August 28, 2017, ECF No. 25, and Defendants filed a Reply on
September 5, 2017, ECF No. 26. A hearing was held on
September 18, 2017.
STANDARD OF REVIEW
may make a motion for judgment on the pleadings at any time
after the pleadings are closed, but within such time as to
not delay the trial. Fed.R.Civ.P. 12(c). Because the issue
presented by a Rule 12(c) motion is substantially the same as
that posed in a 12(b)(6) motion -- whether the factual
allegations of the complaint, together with all reasonable
inferences, state a plausible claim for relief -- the same
standard applies to both. See Cafasso v. Gen. Dynamics C4
Sys., 637 F.3d 1047, 1054 & 1054 n.4 (9th Cir.
2011); see also Dworkin v. Hustler Magazine Inc.,
867 F.2d 1188, 1192 (9th Cir. 1989) (holding that Rule 12(c)
and Rule 12(b)(6) motions differ in time of filing but are
otherwise “functionally identical, ” and applying
the same standard of review).
claim has facial plausibility when the plaintiff pleads
factual content that allows the court to draw the reasonable
inference that the defendant is liable for the misconduct
alleged.” Ashcroft v. Iqbal, 556 U.S. 662, 678
(2009) (quoting Bell Atl. Corp. v. Twombly, 550 U.S.
544, 556 (2007)). In considering a Rule 12(c) motion, the
court “must accept all factual allegations in the
complaint as true and construe them in the light most
favorable to the non-moving party.” Fleming v.
Pickard, 581 F.3d 922, 925 (9th Cir. 2009). The court,
however, “need not assume the truth of legal
conclusions cast in the form of factual allegations.”
United States ex rel. Chunie v. Ringrose, 788 F.2d
638, 643 n.2 (9th Cir. 1986). Thus, “[t]hreadbare
recitals of the elements of a cause of action, supported by
mere conclusory statements, do not suffice.”
Iqbal, 556 U.S. at 678 (citing Twombly, 550
U.S. at 555). And factual allegations that only permit the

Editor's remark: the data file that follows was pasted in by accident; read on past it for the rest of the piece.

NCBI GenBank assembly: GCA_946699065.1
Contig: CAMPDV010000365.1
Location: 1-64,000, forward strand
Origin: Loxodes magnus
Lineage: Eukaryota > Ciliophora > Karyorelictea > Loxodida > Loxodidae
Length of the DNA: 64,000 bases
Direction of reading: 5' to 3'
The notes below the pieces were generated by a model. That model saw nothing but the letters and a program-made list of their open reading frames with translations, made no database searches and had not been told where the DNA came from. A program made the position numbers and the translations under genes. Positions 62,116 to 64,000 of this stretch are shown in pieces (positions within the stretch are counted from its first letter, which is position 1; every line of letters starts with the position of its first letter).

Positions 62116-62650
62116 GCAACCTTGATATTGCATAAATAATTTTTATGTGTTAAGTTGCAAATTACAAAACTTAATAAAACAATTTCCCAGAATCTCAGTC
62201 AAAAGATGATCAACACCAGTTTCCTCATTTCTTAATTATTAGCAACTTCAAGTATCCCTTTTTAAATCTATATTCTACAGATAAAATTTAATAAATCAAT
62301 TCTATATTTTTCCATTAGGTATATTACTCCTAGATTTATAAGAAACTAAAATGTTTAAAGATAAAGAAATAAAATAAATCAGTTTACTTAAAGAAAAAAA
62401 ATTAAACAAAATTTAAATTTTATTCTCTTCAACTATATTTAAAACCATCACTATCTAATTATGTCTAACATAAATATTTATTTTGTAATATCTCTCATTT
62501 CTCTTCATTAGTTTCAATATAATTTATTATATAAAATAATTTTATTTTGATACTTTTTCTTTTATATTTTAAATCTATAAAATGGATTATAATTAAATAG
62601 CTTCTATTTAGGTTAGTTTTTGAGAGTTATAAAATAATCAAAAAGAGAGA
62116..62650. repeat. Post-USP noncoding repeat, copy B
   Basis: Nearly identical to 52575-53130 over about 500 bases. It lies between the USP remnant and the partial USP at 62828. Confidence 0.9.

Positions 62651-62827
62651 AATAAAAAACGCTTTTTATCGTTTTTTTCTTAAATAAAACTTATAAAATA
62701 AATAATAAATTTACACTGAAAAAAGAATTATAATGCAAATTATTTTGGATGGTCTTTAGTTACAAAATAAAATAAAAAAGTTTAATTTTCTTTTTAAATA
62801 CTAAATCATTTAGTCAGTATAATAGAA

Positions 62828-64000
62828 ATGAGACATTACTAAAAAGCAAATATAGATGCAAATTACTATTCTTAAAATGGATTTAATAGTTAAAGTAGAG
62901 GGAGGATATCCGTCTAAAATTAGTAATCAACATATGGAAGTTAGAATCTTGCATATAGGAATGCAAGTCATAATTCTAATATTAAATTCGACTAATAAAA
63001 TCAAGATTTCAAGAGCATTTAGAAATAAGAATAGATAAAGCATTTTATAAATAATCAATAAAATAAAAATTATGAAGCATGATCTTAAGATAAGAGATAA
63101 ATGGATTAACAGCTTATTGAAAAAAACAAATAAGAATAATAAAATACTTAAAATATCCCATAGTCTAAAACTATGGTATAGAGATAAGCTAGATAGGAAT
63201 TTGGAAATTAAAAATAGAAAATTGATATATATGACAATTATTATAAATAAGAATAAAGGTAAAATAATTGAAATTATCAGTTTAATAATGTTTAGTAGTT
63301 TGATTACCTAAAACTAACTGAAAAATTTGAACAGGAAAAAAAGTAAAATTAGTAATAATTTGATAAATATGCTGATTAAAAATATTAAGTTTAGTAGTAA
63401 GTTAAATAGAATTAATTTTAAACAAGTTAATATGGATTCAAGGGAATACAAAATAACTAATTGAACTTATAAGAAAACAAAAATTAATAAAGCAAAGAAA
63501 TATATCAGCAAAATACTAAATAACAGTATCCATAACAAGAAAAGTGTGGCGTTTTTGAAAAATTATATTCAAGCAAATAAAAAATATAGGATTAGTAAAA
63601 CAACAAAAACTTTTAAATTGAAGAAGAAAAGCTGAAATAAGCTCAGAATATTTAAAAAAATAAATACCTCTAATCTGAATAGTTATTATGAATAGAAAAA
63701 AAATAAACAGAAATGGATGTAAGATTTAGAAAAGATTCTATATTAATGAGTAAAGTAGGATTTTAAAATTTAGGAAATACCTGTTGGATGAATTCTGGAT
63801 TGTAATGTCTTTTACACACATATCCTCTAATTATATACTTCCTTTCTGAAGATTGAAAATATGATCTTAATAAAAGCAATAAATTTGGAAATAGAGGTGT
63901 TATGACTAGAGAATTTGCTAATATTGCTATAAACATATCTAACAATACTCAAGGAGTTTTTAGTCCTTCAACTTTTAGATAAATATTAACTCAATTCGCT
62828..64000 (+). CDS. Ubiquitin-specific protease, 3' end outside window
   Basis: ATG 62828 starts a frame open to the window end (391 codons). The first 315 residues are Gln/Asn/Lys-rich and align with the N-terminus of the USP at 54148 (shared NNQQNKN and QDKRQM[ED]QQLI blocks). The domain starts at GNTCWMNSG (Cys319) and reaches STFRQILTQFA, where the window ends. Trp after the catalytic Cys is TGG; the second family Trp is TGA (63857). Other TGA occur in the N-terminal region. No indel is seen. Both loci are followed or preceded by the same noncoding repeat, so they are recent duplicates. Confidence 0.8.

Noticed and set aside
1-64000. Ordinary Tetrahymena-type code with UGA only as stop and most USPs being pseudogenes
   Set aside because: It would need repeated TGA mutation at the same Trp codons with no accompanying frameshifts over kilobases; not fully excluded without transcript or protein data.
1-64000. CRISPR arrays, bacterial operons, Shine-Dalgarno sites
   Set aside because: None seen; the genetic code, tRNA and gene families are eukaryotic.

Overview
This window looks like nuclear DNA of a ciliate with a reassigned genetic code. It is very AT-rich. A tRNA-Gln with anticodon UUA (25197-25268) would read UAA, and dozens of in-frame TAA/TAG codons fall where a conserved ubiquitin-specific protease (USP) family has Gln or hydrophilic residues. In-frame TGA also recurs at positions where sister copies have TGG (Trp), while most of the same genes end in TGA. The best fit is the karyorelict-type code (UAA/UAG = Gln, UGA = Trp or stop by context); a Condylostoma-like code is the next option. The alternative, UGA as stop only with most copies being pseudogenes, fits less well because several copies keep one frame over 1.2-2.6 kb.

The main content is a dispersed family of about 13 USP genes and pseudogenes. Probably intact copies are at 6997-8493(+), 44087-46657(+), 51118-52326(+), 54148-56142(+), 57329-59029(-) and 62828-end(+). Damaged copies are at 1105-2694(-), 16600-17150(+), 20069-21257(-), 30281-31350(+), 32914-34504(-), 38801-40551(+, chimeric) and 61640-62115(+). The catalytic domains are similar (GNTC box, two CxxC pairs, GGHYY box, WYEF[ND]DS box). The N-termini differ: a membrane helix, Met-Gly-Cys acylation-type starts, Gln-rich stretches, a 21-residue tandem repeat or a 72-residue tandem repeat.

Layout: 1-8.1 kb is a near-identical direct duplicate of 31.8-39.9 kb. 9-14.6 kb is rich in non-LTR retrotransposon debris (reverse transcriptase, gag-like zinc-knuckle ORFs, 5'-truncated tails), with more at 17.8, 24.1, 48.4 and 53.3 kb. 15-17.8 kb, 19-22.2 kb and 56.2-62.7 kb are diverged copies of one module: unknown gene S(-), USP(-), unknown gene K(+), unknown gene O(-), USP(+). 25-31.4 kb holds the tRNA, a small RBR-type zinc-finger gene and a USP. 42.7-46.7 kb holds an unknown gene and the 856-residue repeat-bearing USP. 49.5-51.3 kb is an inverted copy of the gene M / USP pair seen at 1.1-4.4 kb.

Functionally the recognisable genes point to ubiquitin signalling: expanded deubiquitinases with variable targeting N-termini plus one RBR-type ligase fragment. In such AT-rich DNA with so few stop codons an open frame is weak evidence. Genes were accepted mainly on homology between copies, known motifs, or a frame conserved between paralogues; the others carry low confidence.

court to infer “the mere possibility of
misconduct” do not show that the pleader is entitled to
relief as required by Rule 8. Iqbal, 556 U.S. at
motion for judgment on the pleadings is properly granted when
there are no disputed issues of material fact, and the moving
party is entitled to judgment as a matter of law. See
Ventress v. Japan Airlines, 603 F.3d 676, 681 (9th Cir.
2010) (citations omitted). Judgment on the pleadings is not
appropriate if the court considers matters outside of the
pleadings; in such cases, the motion must be converted to a
Rule 56 motion for summary judgment, and the non-moving party
must be granted an opportunity to respond. See Hal Roach
Studios, Inc. v. Richard Feiner & Co., 896 F.2d
1542, 1550 (9th Cir. 1989). The court may, however,
“consider certain materials - documents attached to the
complaint, documents incorporated by reference in the
complaint, or matters of judicial notice - without converting
the motion . . . into a motion for summary judgment.”
United States v. Ritchie, 342 F.3d 903, 908 (9th
12(c) does not expressly address partial judgment on the
pleadings, leave to amend, or dismissal. But courts commonly
“apply Rule 12(c) to individual causes of action,
” Strigliabotti v. Franklin Res., Inc., 398
F.Supp.2d 1094, 1097 (N.D. Cal. 2005) (citation omitted), and
have discretion to grant a Rule 12(c) motion with leave to
amend, or dismiss the action instead of entering judgment.
See Goens v. Adams & Assocs., Inc., 2017 WL
3981429, at *2 (E.D. Cal. Sept. 11, 2017) (citing Carmen
v. San ...